The Trees of Mystery has been a family destination over the last 75 years. The owners also run the Motel Trees and the Forest Café just across the way. Curl up with your pup at the Motel Trees for a cozy “roadside lodge” experience. After you sleep like a log, eat like a lumberjack at the Forest Café. Paul Bunyan and Babe the Blue Ox would be proud – and may tell you themselves. The fabled lumberjack towers almost 50 feet high and always has something fun to say. Paul’s trusty ox Blue stands by his side, weighing in at a lean 30,000 lbs. The pair adds a quirky nostalgia that leaves a lasting memory of your visit.
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END OF TRAIL COLLECTION – ONE OF THE LARGEST PRIVATE COLLECTIONS OF NATIVE AMERICAN ARTIFACTS
After the trails and bridges and gondola ride, take a break to walk through history. The End of Trail Collection is a free collection of artifacts and photographs that tell stories of the first Americans. In operation since 1968, the museum showcases a mixture of tribes. Wander through geographic areas beyond California including the Southwest, Northwest, the Plains, and the Great Basin. Soak up the tribal culture and learn more about their tools, clothing and shelter.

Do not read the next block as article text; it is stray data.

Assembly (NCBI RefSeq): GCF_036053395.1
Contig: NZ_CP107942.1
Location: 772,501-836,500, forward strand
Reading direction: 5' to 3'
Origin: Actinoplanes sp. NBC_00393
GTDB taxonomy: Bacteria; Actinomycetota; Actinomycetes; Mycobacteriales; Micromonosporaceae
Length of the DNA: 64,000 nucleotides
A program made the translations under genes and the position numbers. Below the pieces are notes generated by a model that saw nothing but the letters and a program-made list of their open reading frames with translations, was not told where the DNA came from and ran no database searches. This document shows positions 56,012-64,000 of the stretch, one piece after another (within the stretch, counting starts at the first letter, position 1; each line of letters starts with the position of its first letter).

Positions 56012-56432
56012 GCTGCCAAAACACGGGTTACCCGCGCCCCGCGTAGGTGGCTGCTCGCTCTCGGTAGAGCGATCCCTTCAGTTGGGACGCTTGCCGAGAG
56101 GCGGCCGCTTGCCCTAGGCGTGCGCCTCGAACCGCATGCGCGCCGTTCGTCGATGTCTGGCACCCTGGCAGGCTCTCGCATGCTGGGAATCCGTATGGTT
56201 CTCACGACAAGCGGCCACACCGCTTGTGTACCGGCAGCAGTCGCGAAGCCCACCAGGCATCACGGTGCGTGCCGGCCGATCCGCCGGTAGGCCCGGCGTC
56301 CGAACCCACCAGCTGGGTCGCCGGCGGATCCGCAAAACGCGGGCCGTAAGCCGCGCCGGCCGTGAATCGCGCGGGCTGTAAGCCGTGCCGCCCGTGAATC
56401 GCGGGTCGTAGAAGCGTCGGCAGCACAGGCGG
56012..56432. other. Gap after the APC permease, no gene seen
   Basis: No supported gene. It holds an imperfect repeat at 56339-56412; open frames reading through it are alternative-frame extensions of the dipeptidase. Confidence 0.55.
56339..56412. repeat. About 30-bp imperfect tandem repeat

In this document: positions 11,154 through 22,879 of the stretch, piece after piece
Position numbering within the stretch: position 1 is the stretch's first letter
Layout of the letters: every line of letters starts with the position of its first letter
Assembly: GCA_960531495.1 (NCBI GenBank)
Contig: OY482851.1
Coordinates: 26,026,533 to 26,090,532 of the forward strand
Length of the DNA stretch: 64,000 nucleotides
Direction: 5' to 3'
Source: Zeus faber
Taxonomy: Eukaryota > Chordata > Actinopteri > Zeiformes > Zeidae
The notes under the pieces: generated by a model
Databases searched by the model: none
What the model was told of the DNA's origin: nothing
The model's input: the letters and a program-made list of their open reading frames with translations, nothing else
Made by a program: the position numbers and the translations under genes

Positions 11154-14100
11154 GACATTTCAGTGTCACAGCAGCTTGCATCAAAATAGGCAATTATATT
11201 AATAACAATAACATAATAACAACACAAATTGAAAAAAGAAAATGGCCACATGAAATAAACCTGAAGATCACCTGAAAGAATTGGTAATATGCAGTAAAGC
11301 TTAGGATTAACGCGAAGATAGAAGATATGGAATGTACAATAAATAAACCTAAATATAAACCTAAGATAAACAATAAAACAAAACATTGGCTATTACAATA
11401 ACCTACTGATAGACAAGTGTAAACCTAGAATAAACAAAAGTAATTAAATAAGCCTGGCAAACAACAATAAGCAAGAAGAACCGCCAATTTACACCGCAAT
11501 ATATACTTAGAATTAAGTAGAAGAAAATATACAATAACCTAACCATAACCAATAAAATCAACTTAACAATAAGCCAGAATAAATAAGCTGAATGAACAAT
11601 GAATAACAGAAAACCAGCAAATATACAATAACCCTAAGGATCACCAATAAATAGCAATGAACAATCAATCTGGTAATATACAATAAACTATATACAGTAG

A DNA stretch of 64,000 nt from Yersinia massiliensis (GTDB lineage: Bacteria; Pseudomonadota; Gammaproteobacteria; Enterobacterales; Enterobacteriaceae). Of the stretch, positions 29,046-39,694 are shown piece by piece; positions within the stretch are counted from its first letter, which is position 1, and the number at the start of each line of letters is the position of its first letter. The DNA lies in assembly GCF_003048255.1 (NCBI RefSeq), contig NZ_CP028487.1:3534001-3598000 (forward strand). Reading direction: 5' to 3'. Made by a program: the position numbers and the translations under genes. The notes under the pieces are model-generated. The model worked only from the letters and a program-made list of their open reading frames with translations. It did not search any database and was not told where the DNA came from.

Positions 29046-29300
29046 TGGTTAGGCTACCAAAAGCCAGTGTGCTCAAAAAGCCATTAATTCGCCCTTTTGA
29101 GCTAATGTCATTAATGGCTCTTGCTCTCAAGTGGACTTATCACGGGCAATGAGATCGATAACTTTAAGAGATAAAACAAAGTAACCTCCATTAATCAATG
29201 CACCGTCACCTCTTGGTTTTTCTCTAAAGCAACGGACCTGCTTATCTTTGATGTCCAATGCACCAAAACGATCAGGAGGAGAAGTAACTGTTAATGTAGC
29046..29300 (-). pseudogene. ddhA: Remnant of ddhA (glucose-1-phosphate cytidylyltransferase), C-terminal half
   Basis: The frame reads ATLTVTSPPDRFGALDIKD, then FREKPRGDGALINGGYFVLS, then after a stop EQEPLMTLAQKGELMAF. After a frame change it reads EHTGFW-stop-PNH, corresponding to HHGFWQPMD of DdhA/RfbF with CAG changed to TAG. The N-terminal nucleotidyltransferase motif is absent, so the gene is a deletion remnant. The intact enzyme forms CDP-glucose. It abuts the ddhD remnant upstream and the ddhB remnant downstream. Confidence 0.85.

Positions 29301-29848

The collection of Edward Sheriff Curtis “Gold Tone” photographs are a unique piece of history themselves. Curtis was wildly committed to detailing the first Americans before white expansion and government regulations dismantled their ways of life. His volumes of photographs and documents remain a tribute to the lives and culture of native people.
Stop by the Trees of Mystery gift shop for a souvenir of your adventure or a snack. Snack on homemade fudge or ice cream cones and then shop! Collect a few postcards and take home a redwood seedling to plant. And someone in your life probably needs Paul Bunyan and Babe the Blue Ox cross stitch kit or a super-sized coffee mug fit for Bunyan himself. You can even bring your pooch in the gift shop as you browse.
Purchase a real California Redwood tree seedling at the Trees of Mystery gift shop